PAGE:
Two Oregon middle school educators are facing termination after they produced a video announcing their campaign to urge schools to resolve gender issues by recognizing biological sex.
The Grants Pass School District board of education plans to meet in July to decide if North Middle School assistant principal Rachel Damiano and science teacher Katie Medart should be terminated, reported KDRV.com News.
A science teacher and assistant principal at an Oregon middle school have been put on leave after launching a campaign for schools to recognize biological sex over gender identity.
— andrea (@annndreeaaaaa) June 30, 2021
The two educators were placed on paid leave in April after they posted a YouTube video in late March in which they announced their campaign to urge the recognition of biological sex over gender identity to resolve school gender issues.
The video can be viewed at YouTube but not on other websites.
Following the launch of their “I Resolve Movement” in the video, in which they observed the inconsistencies in federal, state, and local policies regarding gender issues and recommended alternate ways to handle the concerns, the school board announced it would meet to consider the recommendation of Superintendent Kirk Kolb that the educators be terminated.
Damiano and Medart have filed a federal lawsuit in U.S. District Court, accusing the school district of violating their First Amendment rights. Attorney Ray Hacke of the Pacific Justice Institute is representing the two educators.
The lawsuit asserts:
This action challenges the content- and viewpoint-based retaliation by Defendants against Plaintiffs, Rachel Damiano and Katie Medart, for their speech on an issue that is front and center on the local, state, and national levels: How should our public schools address the many issues and the divergent and often-conflicting interests among students, parents, and educators when a student struggles with gender identity?
Rachel and Katie, both Oregon educators in Grants Pass School District 7, proposed what they viewed as a reasonable, science-based, and loving policy for local, state, and federal policymakers to address these complex issues. They crafted their proposal based on years of experience as educators and their deeply held philosophical and religious beliefs.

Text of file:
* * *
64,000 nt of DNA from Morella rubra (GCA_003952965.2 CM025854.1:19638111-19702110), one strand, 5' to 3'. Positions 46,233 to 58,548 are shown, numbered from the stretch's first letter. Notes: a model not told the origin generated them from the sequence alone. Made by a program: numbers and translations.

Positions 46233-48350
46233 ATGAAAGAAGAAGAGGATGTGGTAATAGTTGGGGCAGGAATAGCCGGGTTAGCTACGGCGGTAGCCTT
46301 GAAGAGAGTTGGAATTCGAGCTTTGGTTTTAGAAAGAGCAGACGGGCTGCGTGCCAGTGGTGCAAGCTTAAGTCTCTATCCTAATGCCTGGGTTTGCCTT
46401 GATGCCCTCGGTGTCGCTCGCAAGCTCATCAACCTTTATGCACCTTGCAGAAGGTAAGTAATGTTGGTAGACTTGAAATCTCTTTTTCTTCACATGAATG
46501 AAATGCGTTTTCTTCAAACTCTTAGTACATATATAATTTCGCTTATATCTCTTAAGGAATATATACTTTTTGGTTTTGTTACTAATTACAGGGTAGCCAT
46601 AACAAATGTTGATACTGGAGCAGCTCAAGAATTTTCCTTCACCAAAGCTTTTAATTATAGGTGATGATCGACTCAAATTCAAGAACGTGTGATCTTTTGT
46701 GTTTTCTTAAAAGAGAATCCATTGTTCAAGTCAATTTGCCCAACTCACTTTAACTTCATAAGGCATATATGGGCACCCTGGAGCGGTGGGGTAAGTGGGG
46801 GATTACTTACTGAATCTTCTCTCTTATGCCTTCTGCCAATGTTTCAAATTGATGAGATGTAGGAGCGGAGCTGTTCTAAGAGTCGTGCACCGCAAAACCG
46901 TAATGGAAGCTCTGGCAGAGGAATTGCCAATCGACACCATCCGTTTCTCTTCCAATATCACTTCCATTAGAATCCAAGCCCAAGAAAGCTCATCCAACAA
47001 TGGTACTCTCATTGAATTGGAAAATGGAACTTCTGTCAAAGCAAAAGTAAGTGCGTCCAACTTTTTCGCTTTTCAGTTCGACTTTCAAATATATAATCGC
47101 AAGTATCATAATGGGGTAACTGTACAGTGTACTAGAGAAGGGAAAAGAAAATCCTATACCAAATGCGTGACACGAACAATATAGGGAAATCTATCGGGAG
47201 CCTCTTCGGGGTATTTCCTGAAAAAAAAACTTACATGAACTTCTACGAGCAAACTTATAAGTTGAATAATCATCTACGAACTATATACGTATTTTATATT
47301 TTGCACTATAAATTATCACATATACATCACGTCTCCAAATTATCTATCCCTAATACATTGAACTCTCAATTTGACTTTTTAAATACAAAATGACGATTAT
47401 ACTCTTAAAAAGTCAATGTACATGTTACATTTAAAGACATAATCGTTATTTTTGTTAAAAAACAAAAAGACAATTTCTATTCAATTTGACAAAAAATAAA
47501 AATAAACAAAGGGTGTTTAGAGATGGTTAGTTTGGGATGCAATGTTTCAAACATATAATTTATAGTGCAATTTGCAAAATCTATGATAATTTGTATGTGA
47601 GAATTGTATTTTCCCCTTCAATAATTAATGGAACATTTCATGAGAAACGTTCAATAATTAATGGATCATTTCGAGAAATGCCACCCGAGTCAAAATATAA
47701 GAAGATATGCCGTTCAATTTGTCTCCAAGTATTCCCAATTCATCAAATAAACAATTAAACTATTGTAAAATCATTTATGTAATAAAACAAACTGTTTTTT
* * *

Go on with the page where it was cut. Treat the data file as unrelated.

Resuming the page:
A letter dated April 5 to Damiano from Principal Tommy Blanchard formally notified her that she is “being placed on paid leave effective today, April 5, 2021, pending investigation into allegations of inappropriate behavior.”
The news report noted the school district stated officials hired a third-party investigator to look into complaints the two educators had violated district policies. The district said:
At the request of the employees, the hearings will be open, public meetings, with the public permitted to observe via Zoom. Because the record for this hearing will be limited to the documents and information considered as part of the Superintendent’s administrative recommendation, no public comment will be allowed.
“The hearing and any board discussion will be regarding the alleged policy violations only,” the district added. “The purpose of these hearings is not to discuss or debate the merits of the I Resolve Movement.”
In their video, Damiano and Medart assert, “We recognize that, excepting very rare scientifically-demonstrable medical conditions, there are two anatomical gender presentations, male and female.”
Those who join with the educators in their movement, resolve to handle, for example, the issue of rest rooms and locker rooms by changing the labels from “boys” and “girls” to “anatomically-male” or “anatomically-female.” These private areas, then, may “only be used by persons matching the anatomical designation of the spaces.”
Students uncomfortable with the anatomical label may request their own private area, if available.
“So, I think, just, in the end, we want, again, we want to, to give voice and honor all sides involved,” Damiano said in the video.
The educators recommend that transgender students may change their name only to a “derivative of their legal name,” with their parents’ permission. Students and staff, however, would not be required to call them by their new name or use their preferred pronouns. The resolution states:
This should be reasonably accommodated by public school staff, provided however that any such policy shall not be mandated upon or required of the public school staff. Nor shall any such policy be enacted that infringes upon the public school staff’s civil and constitutional liberties including their freedoms of speech and expression.
Medart noted in the video that, currently, it is “up to the school to determine if they would like to involve the parent or not” in issues regarding a child’s gender identity.
“So, you would find scenarios where the parents are not in the know at all about what is going on with their child as they are going through that journey, um, and, as a parent, this is, that was disturbing for me,” she said.
Viewers of the “I Resolve Movement” video who agree with its principles are encouraged to sign at www.iresolvemovement.com.
The website describes the movement’s goal as providing “reasonable, loving, and tolerant solutions for education policies that respect everyone’s rights.”
The case is Damiano v. Grants Pass School District 7, No. 1:21-cv-00859 in U.S. District Court for the District of Oregon.